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Affordable health insurance is here, but act now!

Short term medical might be your answer, but a recent regulation means you must buy it soon to make coverage last through 2017

For 3 million in the coverage gap and nearly 13 million priced out of ACA-compliant coverage, short-term health insurance could be a much-needed bridge.

For 3 million in the coverage gap and nearly 13 million priced out of ACA-compliant coverage, short-term health insurance could be a much-needed bridge.

With so many reasons to be encouraged about the coverage gains – and the improvement in the quality of health coverage – under the Affordable Care Act, there are also reasons why that coverage might not work for everyone right now.

One obvious reason: higher individual-market health insurance rates in 2017 that are causing headaches for millions of consumers. In response, many are seeking relief – and finding it – in short-term coverage that isn’t ACA-compliant, but that will still provide a level of protection throughout 2017.

Is short-term health insurance right for you? If you’re not sure, this quick overview from health insurance expert Louise Norris will help you weigh the pros and cons.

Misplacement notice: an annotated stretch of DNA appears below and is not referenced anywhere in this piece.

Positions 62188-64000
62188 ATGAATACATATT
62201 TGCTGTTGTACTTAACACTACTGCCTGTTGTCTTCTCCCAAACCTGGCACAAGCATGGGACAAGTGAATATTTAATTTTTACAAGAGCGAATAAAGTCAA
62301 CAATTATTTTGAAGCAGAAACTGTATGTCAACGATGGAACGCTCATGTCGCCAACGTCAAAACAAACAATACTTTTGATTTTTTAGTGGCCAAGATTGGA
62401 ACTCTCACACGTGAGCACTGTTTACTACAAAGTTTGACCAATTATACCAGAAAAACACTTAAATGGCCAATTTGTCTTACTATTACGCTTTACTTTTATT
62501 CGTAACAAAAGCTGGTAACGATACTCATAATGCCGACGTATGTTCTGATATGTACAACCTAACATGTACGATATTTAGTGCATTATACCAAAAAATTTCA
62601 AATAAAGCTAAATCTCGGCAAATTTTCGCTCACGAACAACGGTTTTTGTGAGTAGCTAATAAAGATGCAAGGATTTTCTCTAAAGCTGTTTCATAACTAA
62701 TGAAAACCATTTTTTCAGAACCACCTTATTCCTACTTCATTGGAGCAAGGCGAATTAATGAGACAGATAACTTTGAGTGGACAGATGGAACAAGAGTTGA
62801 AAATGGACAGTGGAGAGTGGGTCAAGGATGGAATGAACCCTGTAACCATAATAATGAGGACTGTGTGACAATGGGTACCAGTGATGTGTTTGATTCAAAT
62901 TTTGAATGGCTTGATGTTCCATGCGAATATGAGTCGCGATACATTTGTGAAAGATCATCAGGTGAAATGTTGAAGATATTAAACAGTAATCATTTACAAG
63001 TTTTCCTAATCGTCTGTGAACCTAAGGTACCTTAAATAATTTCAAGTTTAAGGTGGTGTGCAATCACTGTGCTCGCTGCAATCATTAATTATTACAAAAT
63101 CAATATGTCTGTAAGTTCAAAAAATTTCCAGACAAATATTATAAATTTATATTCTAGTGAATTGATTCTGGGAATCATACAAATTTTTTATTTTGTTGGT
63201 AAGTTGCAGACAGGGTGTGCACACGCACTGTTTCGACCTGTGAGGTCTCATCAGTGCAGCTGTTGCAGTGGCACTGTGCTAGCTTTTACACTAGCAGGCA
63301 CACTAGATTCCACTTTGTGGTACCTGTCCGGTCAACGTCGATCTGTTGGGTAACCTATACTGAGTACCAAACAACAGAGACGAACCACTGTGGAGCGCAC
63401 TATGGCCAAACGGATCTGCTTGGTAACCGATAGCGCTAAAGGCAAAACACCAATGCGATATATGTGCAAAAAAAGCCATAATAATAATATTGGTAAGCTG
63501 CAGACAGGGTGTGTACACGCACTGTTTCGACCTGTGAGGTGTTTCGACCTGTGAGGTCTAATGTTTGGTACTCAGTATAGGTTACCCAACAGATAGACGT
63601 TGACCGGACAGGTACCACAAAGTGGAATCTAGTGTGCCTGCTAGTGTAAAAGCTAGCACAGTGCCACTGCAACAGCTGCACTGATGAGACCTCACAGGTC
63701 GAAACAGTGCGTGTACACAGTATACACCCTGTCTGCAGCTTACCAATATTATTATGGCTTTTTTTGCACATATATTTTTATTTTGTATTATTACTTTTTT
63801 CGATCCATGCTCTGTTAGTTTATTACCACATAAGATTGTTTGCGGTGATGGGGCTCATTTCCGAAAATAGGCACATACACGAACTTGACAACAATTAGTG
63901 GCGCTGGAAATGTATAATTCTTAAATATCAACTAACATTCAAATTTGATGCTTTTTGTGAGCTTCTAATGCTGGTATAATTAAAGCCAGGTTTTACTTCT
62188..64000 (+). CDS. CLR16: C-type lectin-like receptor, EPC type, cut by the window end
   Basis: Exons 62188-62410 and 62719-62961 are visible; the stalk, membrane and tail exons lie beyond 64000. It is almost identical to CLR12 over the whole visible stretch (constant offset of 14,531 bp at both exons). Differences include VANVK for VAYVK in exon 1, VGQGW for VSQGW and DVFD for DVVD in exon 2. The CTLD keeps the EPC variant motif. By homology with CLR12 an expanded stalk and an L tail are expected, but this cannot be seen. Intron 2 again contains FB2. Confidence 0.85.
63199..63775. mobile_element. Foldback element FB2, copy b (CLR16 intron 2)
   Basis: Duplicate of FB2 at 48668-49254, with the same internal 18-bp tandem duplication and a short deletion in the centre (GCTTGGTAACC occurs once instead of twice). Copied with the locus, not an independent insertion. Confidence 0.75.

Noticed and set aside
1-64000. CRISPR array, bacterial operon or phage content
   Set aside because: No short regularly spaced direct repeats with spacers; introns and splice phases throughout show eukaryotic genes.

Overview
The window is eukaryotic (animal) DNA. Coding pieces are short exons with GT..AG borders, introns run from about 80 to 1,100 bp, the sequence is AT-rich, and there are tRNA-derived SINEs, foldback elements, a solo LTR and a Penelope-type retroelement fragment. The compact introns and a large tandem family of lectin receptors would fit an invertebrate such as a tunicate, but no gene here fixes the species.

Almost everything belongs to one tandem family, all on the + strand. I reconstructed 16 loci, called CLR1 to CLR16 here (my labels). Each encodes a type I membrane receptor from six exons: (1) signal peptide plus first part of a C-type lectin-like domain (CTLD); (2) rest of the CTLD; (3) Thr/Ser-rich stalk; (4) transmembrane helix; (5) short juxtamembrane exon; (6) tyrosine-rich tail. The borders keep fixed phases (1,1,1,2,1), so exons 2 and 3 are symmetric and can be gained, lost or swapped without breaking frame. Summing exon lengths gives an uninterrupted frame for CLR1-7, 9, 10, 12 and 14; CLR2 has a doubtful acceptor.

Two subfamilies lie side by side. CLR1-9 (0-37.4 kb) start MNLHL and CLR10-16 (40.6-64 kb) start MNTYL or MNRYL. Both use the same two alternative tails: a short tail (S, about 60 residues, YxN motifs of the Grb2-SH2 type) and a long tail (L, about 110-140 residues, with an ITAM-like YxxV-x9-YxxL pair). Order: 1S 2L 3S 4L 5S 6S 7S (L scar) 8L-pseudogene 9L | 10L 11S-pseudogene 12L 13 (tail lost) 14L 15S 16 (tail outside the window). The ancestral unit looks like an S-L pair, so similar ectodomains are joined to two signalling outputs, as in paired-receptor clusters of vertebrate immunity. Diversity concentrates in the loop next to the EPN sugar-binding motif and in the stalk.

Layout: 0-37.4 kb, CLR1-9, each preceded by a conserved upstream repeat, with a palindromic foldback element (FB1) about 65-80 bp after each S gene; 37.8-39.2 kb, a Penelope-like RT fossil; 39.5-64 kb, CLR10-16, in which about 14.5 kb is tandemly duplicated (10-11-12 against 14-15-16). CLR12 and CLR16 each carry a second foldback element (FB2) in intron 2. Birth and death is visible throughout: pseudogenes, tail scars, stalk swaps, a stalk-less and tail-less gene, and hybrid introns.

If you do decide that short-term coverage would meet your needs, you should know that it’s important to act quickly – before the end of March – if you want coverage for the rest of 2017. Federal regulations now limit the duration of short-term policies to 90 days – unless you’ve enrolled prior to April 1, 2017.  (Some insurers will require you to purchase a plan by March 30, 2017.)

Ready to explore your options? You can start exploring coverage through the quote tool at the top of this page. (And if you find a plan, you could be insured as early as tomorrow.)

What’s happening with the ACA – and will it affect your coverage?

Trump loses first legislative test.Though Republicans have been rushing toward passage of the American Health Care Act — legislation written to repeal or change spending-related provisions of the Affordable Care Act – their efforts hit a major roadblock this week as a planned vote in the House was cancelled first on Thursday and then again on Friday.

Had the House bill passed and then made it through the Senate and been signed into law, it would have rolled back Medicaid expansion, cut federal funding for Medicaid, and eliminated premium tax credits. Under the bill, cost-sharing subsidies would have been eliminated, as would the penalties associated with the individual and employer mandates. The Congressional Budget Office projected that the AHCA would leave 24 million Americans uninsured.

What happens next?

President Donald Trump told Republicans that they needed to pass the bill this week or he would allow the Affordable Care Act to fail on its own merits. Earlier, his spokesman claimed that there was no “Plan B” – or alternative to the bill.

But is the pulled vote an indication that Republicans will abandon their attempt to legislatively dismantle the ACA? In reality, it’s very unlikely that this is the end of the effort. It’s doubtful that House Speaker Paul Ryan (R-Wisc.) would give up on his plans for healthcare reform, or that all of the Republican lawmakers who campaigned on promises to repeal the ACA will move on without a fight.

Expect to see House Republicans regroup in the very near future and start working on “Plan B.”